I joined a bipartisan group of members to introduce legislation to increase transparency on our intelligence budgets. The Intelligence Budget Transparency Act requires the disclosure of the top-line spending levels for the 16 federal intelligence agencies. I believe that this is a reasonable step, recommended by the 9/11 Commission, that increases transparency without jeopardizing our national security.
After years calling for an end to military operations in Iraq and Afghanistan, which cost the United States over $100 billion per year, I had strong concerns about proposals to send additional soldiers back into Iraq and equipping rebels in Syria.
In light of efforts to address the significant costs of a decade of military operations in Iraq and Afghanistan, I called on the Department of Defense to share in the collective effort to reduce the national deficit. I offered an amendment to H.R. 1, the Fiscal Year 2011 Continuing Resolution on the floor to cut $415 million in funding for the V-22 Osprey military aircraft for the 2011 fiscal year. The program, which was targeted for elimination four times and called "a turkey" by former Vice President Dick Cheney, has a troubling history of safety issues and outrageous cost overruns.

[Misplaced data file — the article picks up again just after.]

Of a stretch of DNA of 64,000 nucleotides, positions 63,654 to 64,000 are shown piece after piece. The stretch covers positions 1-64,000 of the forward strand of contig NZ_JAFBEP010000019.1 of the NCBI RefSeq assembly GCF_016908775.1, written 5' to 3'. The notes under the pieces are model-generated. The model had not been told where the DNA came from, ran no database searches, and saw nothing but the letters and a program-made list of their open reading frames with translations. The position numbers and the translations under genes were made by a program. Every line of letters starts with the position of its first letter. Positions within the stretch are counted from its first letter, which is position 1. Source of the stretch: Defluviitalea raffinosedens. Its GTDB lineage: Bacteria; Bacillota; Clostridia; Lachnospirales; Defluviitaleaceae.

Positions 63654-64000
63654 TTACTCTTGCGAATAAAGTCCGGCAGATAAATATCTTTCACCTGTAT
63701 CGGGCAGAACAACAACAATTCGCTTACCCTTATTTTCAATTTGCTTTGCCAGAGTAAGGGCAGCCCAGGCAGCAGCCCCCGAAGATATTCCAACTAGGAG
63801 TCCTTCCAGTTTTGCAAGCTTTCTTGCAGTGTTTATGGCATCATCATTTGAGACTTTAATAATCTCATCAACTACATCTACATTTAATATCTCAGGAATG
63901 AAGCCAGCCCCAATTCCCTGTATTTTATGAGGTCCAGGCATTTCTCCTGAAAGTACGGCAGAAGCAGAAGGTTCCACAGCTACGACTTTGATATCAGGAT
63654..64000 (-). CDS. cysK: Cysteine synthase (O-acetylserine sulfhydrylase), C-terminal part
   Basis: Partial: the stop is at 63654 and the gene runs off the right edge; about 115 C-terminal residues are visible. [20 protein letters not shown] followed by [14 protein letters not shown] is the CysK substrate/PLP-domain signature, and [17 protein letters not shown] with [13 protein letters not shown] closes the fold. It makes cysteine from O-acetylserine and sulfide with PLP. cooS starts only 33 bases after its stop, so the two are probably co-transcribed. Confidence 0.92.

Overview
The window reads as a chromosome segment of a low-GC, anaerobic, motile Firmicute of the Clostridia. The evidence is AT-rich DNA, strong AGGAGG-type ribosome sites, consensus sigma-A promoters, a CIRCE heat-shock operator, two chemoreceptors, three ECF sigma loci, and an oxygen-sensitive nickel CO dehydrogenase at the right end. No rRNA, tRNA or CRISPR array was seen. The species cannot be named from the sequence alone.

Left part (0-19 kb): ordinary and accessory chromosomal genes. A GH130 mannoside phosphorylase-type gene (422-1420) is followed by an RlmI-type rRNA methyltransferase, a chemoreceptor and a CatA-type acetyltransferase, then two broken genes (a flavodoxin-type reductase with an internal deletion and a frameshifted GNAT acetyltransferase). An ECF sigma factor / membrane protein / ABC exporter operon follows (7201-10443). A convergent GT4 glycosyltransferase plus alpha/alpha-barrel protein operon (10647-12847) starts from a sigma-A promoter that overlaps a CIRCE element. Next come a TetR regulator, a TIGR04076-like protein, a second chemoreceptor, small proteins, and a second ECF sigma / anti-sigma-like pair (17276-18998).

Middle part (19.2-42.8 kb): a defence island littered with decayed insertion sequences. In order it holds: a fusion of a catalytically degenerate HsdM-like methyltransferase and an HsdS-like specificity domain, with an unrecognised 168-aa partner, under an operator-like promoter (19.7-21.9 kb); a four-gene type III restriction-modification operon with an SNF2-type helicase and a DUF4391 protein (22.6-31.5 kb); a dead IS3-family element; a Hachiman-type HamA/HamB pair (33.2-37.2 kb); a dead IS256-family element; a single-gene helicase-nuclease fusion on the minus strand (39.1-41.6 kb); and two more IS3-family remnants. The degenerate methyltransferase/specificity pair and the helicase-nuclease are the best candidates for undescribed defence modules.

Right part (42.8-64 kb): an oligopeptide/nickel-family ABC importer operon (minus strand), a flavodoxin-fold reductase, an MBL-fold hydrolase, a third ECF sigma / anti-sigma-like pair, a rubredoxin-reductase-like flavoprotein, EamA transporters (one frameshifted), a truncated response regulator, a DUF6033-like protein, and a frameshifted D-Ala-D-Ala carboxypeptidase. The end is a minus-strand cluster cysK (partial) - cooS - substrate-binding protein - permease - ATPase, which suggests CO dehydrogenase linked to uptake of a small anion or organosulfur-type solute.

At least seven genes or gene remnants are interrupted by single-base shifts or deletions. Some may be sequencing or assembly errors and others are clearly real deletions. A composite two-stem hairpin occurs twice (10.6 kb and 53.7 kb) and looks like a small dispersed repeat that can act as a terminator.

I have worked on a number of enlistment issues regarding the Armed Forces.
I was honored to testify before a Senate Appropriations Defense Subcommittee hearing in May 2014 in support of expanding enlistment opportunities for DREAMers (DREAMers” because they comprise most (though not all) of the individuals who meet the general requirements of the Development, Relief, and Education for Alien Minors (DREAM) Act) and Deferred Action for Childhood Arrivals (DACA) recipients. I believe allowing these young patriots to enlist is vital to our national interest because it enhances the military’s cultural expertise and diversifies the pool of well-educated applicants for recruitment across the board. I have stood with members on both sides of the aisle to support legislation to allow DREAMers to serve and defend the country they love.